I was delighted to be approached to be a speaker at the 2nd International Conference on Men’s Issues (ICMI16), to be held in London on 8010 July 2016, and was equally delighted to accept.
Pre-registrations are now being invited so the organisers – J4MB and AVfM – can assess numbers and venue needs, and I urge anyone who might be interested to strike while the iron is hot and express interest. There is a lot to be done between now and the conference, and they need to have a good idea of numbers as soon as possible, which is why they are very sensibly asking potential delegates to pay a small pre-registration fee of £22.00 to show good faith.
Tickets for the three-day conference will cost £265.00, and there will be a four-month easy payment option, at no extra charge. An Early Bird Discount price of £225 will be also be available for a short time, which will bring the cost down to a round £75 per day – a small sum when you see the list of far greater names than I who will be there. In the event that a conference on the scale envisaged proves to be unviable, or a smaller conference is planned, the pre-registration fee will be refunded in full. Otherwise, it will be credited against the full conference ticket price.
I attended the first ever ICMI in Detroit in June 2014 and it was an enormous boost, both to morale, and to the increasing network of men and women who are drawing a line in the sand against the spreading hegemony of feminism worldwide.
I’m looking forward to seeing many of my old friends from ICMI14 in July next year, and to making new friends, including my subscribers on this site.
Click here to pre-register and let us show Britain and the world that men’s issues are important, and the fight back against feminism and a return to justice for everyone is now well underway.
Last Sunday, on a beautiful July morning, I was in my local park enjoying a coffee and watching the world go by. At the next table there was a couple, a man and wife, who looked to be in their mid 30s, and they had their children with them. One of them, a little girl about seven or eight, who had been sitting with her parents enjoying a soft drink said, ‘Daddy, may I go and play on the swings please?’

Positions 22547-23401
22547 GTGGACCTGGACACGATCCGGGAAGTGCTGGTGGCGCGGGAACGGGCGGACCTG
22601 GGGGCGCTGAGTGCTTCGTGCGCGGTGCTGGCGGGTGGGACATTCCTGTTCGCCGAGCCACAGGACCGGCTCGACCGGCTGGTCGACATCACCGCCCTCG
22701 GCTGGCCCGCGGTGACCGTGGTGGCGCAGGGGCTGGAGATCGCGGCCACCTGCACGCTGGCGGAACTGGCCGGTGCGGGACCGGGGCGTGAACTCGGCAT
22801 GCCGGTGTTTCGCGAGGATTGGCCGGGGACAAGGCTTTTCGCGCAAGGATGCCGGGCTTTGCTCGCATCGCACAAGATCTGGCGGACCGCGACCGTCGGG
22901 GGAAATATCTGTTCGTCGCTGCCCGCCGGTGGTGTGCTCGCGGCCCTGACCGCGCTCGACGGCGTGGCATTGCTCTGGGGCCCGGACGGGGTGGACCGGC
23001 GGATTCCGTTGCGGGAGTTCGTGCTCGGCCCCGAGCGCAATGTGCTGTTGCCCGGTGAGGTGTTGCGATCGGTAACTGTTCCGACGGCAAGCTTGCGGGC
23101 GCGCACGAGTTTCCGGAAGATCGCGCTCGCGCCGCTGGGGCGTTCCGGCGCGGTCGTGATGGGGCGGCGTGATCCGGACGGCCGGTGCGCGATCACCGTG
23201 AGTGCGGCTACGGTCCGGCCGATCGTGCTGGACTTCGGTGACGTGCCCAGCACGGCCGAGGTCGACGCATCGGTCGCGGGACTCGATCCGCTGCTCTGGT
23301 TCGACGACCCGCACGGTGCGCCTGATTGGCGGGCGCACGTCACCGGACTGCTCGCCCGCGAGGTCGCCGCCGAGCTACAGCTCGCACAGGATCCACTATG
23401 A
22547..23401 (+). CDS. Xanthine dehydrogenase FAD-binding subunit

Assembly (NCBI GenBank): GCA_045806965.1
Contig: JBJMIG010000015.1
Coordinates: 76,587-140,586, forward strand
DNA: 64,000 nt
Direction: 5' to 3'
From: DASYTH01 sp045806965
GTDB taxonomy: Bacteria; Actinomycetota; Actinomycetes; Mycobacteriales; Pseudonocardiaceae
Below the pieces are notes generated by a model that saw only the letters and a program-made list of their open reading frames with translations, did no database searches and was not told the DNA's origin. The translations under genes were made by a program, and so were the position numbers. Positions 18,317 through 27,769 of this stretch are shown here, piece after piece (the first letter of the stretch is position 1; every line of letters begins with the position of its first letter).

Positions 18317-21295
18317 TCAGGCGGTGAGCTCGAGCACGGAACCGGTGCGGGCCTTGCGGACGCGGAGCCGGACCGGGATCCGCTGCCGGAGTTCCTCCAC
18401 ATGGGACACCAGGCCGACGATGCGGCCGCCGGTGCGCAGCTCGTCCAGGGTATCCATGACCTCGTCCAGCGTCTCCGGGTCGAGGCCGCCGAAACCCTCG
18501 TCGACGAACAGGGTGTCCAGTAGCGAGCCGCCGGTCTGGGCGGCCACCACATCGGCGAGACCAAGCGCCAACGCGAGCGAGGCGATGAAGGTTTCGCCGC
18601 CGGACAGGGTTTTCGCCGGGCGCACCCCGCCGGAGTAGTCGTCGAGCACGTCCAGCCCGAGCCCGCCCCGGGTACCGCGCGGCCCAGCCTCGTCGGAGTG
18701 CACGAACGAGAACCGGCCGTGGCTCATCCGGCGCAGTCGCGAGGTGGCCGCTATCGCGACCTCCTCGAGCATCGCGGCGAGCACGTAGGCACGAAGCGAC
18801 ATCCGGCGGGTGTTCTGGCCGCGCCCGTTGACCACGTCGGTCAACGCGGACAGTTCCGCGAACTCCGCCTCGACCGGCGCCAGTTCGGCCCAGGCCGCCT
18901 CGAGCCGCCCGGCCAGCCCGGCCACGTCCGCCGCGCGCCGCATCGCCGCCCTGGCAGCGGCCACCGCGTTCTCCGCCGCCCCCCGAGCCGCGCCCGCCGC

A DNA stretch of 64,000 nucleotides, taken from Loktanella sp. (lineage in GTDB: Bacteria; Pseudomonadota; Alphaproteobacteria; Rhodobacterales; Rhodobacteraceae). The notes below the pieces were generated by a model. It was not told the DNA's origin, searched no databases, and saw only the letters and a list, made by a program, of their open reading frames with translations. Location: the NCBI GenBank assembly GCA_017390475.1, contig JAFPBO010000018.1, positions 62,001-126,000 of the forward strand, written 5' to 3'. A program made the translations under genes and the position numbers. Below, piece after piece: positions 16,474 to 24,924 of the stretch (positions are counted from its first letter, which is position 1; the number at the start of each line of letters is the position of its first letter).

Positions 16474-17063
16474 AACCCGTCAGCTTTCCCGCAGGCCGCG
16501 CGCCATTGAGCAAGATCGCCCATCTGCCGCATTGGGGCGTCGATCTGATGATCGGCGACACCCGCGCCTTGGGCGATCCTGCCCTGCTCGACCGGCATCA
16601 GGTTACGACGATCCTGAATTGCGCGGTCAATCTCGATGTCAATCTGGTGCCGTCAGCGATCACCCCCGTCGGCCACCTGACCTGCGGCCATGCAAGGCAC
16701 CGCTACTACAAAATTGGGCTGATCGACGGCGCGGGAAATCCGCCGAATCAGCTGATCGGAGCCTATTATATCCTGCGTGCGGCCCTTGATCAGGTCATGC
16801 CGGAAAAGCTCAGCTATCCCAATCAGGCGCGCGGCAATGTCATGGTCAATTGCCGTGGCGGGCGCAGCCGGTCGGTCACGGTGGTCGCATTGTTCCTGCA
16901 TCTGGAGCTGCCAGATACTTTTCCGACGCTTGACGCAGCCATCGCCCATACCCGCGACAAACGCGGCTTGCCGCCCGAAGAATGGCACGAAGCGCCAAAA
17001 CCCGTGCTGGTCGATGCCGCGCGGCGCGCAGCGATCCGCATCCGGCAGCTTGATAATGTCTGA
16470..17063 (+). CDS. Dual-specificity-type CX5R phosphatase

This week, I watched a YouTube video of the official trailer of a forthcoming documentary entitled The Trouble With The F-word. In it, Lucy Holmes, founder of the ‘No More Page 3′ campaign, says ‘I believe in equality of the sexes. Women should have the same rights as men. Not more rights, but equal rights, and there’s a word for what I believe in – it’s Feminism’. Well, no, I’m sorry. Lucy Holmes’s assertions are laudable, but her prescription for bringing them about is deeply flawed, and that suggests to me that she doesn’t understand what feminism really is. Continue reading
In a blog post entitled ‘Men should stand up to feminists, not turn their backs on womankind‘, published on Conservative Woman on 21st April, Kathy Gyngell advocates for men to fight back against feminism. She is wrong. Her analysis is good, although second hand and little more than a repetition of already well-rehearsed arguments, but she completely misunderstands the nature of the problem. Her view is over simplistic and I even would go so far as to say it is a typically female response to what is now undoubtedly a very serious threat we are all facing from feminism. Continue reading
If you look closely at David Cameron, Nick Clegg and Ed Miliband, the leaders of the three traditional political parties in Britain (and supposedly representatives of three differing ideologies) you couldn’t put a cigarette paper between them. They are all men of the same age, the same social background – and all of them live and breathe feminism, with all its incontrovertibly Marxist credentials. Even for conservative David Cameron, feminism takes precedence over his party’s traditional political imperatives, which are inimical to Marxism and indeed all socialist political principles.
It is a powerful, natural, joy-filled, very human desire for a man to want to marry. The pride he feels walking out of a church or registry office with his new wife on his arm gives him a sense of completeness, of hope – of new beginnings. He is striking out in life, starting his own new family unit, taking on responsibility for his wife and their future children – the fruit of their union.
However, all that is now finished. It’s over. In the age of feminism, marriage is no longer the ‘honourable estate’ it once was.
In China in 2013, 125 boys were born for every 100 girls. By 2020, the predictions are that there will be 24 million men more than women. This is the result of a combination of historical communist state control over the number of children allowed to families, and the fact that mothers have been selectively aborting girls who, in the Chinese culture, traditionally have had lower economic value to their families than boys.
The social effect of this is fascinating in the context of what feminism is doing to our society in the west.